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Military cutbacks are a cause for serious concern

By: Nathan Fisk
July 7, 2013 Updated: July 7, 2013 at 9:20 am
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Under the current administration, the U.S. defense budget is undergoing radical reductions that will impact the economic stability of the local economy as well as our long-term national and international security.

Right now, the U.S. has 1.4 million active duty troops and, according to the comptroller at the Department of Defense, will spend $525.4 billion in 2013. (To put that number into perspective, the annual cost of the U.S. Social Security program is approximately $860 billion.)

Under the plan being implemented by Obama and the Democrats, over the next 10 years the DoD budget will be reduced by approximately 20 percent. Specifically, current defense spending as a percentage of GDP is 4.5 percent. Under Obama's current plan, it is being reduced to 2.5 percent, the lowest level in modern history.

While there is speculation about the tangible results of these cuts, in 2011, previous Secretary of Defense Leon Panetta framed their implication by pointing out they would yield the smallest ground force since before World War II, the smallest Navy since before World War I, the smallest fighter force in the history of the Air Force, and the smallest civilian workforce in the history of DoD.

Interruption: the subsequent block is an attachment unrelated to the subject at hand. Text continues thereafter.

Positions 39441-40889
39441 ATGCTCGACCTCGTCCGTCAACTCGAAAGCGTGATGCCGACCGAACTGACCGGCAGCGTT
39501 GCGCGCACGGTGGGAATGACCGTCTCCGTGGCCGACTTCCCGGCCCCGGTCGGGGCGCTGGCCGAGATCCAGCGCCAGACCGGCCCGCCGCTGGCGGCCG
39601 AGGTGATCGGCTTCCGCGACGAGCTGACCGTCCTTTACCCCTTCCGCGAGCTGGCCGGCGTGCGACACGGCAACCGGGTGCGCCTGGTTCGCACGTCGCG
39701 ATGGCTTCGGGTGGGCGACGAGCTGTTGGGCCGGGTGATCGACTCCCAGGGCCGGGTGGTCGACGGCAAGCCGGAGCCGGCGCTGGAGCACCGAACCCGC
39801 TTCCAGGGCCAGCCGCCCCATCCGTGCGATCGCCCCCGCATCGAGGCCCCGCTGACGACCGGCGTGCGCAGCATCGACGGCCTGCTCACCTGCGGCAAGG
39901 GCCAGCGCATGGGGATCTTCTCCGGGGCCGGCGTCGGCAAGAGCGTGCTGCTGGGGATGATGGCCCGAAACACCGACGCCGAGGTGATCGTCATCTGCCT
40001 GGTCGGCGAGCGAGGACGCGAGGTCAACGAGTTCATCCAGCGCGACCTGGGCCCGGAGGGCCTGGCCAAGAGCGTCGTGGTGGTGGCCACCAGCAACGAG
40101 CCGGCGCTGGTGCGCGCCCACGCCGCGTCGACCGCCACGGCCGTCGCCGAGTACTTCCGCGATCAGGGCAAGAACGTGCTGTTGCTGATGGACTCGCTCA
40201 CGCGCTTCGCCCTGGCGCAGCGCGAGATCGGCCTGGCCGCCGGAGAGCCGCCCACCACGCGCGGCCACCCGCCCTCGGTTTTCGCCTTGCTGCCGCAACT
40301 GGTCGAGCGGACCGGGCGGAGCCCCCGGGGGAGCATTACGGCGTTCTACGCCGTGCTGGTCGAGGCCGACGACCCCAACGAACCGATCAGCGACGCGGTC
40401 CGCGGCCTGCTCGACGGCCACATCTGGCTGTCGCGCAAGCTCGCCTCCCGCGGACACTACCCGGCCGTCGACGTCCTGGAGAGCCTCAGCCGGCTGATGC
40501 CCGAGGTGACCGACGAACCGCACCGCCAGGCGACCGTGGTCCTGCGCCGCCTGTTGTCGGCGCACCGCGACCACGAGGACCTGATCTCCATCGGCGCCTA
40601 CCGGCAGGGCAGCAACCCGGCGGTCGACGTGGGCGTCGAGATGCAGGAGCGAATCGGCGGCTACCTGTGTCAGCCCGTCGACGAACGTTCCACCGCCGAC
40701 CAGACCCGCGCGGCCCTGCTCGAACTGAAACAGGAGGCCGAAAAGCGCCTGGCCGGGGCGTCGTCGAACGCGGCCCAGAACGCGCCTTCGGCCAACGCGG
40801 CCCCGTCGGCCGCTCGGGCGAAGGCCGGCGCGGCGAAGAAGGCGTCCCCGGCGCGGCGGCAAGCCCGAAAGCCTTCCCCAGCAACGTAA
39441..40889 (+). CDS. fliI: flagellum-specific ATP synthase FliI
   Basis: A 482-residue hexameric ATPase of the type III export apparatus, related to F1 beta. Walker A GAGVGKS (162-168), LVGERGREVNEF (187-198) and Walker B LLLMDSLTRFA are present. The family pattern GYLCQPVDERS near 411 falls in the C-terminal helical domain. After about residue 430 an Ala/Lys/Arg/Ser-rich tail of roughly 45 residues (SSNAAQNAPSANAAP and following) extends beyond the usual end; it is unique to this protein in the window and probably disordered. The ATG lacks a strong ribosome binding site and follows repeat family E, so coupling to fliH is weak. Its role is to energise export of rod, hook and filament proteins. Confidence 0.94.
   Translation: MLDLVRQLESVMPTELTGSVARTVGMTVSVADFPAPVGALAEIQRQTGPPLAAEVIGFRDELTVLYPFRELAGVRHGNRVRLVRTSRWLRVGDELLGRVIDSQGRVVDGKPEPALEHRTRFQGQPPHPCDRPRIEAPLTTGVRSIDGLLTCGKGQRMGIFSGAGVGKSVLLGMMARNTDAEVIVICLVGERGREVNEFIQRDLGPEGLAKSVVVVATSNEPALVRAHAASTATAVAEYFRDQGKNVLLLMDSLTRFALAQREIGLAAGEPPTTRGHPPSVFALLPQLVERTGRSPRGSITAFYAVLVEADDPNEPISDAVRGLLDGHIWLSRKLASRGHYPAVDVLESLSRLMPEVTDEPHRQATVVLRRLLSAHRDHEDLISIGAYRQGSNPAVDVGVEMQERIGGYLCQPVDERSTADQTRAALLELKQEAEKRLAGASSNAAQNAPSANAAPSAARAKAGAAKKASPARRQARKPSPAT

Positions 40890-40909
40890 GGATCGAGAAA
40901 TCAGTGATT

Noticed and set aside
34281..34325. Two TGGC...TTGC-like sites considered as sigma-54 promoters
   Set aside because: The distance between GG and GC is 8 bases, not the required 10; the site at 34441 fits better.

Even if the cuts play out a bit differently than Panetta anticipates, the conclusions from the statistics are clear: there are significant reductions in soldiers and supplies happening right now and over the next 10 years.

This is concerning to our community. Home to Fort Carson, the Air Force Academy, Schriever Air Force Base, Peterson Air Force Base, NORAD and Cheyenne Mountain Air Station, there are approximately 40,000 active duty personnel stationed here. According to local economists, nearly one out of every three people is employed by the military or directly supported by military dollars. Add to those numbers the indirect dollars, like secondary employers, and it's clear that a 20 percent reduction in military spending could fiercely impact this economy.

While local economics are important and certainly pertain to the everyday lives of people, the international consequences are alarming.

With Mideastern countries (think Egypt, Syria, Pakistan, Iran, etc.) in turmoil, there is little doubt that U.S. involvement over the next 10 years, either as a stabilizing regional presence or an active combat force, is probable.

The Korean peninsula is an ongoing threat with the North continuing to push long-range missile development and continued antagonistic actions on their southern border.

Whether it's an active conflict regionally, an anti-terrorist operation, or a "peacekeeping" mission, it would be a mistake to assume that our operational commitments at home and abroad are magically going to shrink by 20 percent in alignment with the current budget cuts. These reductions place our military personnel in greater danger, reduce the ability for homeland defense, and almost certainly eliminate the option of fighting a two-front war.

Regardless of political affiliation, members of this community should have serious concern with the most aggressive military reductions this country has seen in recent history.


Nathan Fisk is a national business and political consultant residing in El Paso County. Contact the author at

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